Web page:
Private bus drivers behave more irresponsibly than drivers of other buses. It was ever thus. Before nationalisation, free market competition for the same routes caused a scramble for passengers, leading to brawls and stabbings.

The Ratnam Survey in 1948, the Sansoni Survey in 1954 and the Jayaratna Perera Survey in 1956 all concluded that nationalisation would bring a better service. Between 1958 and 1978, the Ceylon Transport Board (CTB) was the nationalised enterprise providing all public bus transport in Sri Lanka. It was the largest omnibus company in the world – with about 7,000 buses and over 50,000 employees. The present number of buses in the fleet of the successor body, the SLTB, is only 4,500.

When the Premadasa government introduced privatisation, competition on the same routes returned. Currently, bus crews receive a percentage of profits so there is an incentive to overload and pick up too many passengers and run as many high-speed trips as possible.

Endemic National Character

Some of the people I canvassed cited national characteristics as part of the problem. One of my favourite quotations is from Ralph Waldo Emerson: “All generalisations are dangerous – including this one”. I would be particularly wary of generalising about national character, and loth, as a guest in Sri Lanka, to pass judgement on the “Sri Lankan character”. However, my Sri Lankan friends are not so cautious. If I pointed to the success of Sweden and the Netherlands in drastically reducing road deaths, and suggest we might find some lessons, they would say one could not expect Sri Lankans to have the self-discipline of northern Europeans.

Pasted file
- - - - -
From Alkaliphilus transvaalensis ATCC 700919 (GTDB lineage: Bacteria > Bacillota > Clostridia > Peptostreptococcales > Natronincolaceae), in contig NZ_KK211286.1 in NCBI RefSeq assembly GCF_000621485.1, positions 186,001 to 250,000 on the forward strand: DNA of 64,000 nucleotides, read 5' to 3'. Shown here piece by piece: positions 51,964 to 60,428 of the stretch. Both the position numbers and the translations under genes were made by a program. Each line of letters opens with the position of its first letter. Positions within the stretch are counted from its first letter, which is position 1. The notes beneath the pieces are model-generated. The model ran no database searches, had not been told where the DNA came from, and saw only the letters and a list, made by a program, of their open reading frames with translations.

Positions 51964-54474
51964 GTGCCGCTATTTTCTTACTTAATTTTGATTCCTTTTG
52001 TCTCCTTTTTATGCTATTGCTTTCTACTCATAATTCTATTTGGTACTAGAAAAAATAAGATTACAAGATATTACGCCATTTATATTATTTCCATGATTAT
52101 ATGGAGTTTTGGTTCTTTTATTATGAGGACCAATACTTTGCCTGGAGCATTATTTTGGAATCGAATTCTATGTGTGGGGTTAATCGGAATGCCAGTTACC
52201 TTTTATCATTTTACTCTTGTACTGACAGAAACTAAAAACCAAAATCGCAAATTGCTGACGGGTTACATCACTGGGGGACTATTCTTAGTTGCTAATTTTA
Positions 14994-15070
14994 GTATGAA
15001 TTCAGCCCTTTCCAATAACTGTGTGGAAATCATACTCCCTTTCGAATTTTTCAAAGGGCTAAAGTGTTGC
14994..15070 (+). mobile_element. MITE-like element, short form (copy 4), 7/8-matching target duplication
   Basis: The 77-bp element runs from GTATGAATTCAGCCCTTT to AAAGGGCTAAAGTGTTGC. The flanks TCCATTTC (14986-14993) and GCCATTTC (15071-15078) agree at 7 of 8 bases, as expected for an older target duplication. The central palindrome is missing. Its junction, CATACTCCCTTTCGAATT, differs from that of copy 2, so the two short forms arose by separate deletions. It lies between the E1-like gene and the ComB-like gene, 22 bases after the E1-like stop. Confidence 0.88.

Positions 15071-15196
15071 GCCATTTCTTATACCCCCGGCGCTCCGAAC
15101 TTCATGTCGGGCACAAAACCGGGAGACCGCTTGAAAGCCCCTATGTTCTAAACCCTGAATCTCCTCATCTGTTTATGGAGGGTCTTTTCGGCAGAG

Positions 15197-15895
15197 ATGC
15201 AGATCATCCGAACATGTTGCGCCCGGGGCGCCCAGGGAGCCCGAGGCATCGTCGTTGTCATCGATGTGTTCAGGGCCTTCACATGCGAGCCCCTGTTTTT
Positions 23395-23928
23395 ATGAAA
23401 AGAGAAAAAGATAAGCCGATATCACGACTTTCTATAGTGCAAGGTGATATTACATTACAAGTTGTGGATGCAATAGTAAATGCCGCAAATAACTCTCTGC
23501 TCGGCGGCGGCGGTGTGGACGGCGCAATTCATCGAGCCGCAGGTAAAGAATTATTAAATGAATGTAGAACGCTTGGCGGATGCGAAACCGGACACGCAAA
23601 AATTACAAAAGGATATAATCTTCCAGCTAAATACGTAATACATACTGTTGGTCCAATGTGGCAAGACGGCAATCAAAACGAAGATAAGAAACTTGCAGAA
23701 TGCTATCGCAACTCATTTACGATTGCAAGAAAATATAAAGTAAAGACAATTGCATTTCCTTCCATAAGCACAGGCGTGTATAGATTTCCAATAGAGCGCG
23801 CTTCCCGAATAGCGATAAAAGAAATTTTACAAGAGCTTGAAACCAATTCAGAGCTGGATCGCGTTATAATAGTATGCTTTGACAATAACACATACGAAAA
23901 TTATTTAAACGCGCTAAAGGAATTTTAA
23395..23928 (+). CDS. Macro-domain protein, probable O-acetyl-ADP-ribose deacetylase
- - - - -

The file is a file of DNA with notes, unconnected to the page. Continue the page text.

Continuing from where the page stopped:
One Sri Lankan wrote: “It appears to be the dominant culture that no one is responsible or accountable for anything.”  Another concurred: “We accept chaos. If you inspect the root cause of a traffic jam in Sri Lanka, you will find that it originates in something trivial, like people lacking courtesy, blocking the whole road. There is no sense of coexistence or co-operation. It is the same in banks and post offices. No queues. Everyone wants to be served first”.

Suspension of normal rules during wartime created a pathology of circumventing sensible codes of behaviour. People see politicians bending the rules and think they can do the same. Politicians and military had special privileges, let us all have them.

Police Corruption

One commenter believed the Sri Lankan police force was corrupt and used torture as a routine procedure from its foundation in the 1860s when the force was an instrument of colonial control. It had been further “corrupted and deformed by thirty years of war”. It is now a security force and is incapable of carrying out normal police duties.

Many private buses are “owned” by police in the sense that a policeman or his relative is a silent partner of the people who operate the buses. It is a sort of protection racket; for a share of the profits, police turn a blind eye to unroadworthy vehicles and dangerous driving

One commenter was pessimistic about changing the culture because corruption ran through society right from the top. Another was more optimistic and chose to believe that not all police are corrupt and a Citizens’ Advocacy group could improve enforcement by targeting some of the more intelligent senior officers.

Impunity of Culprits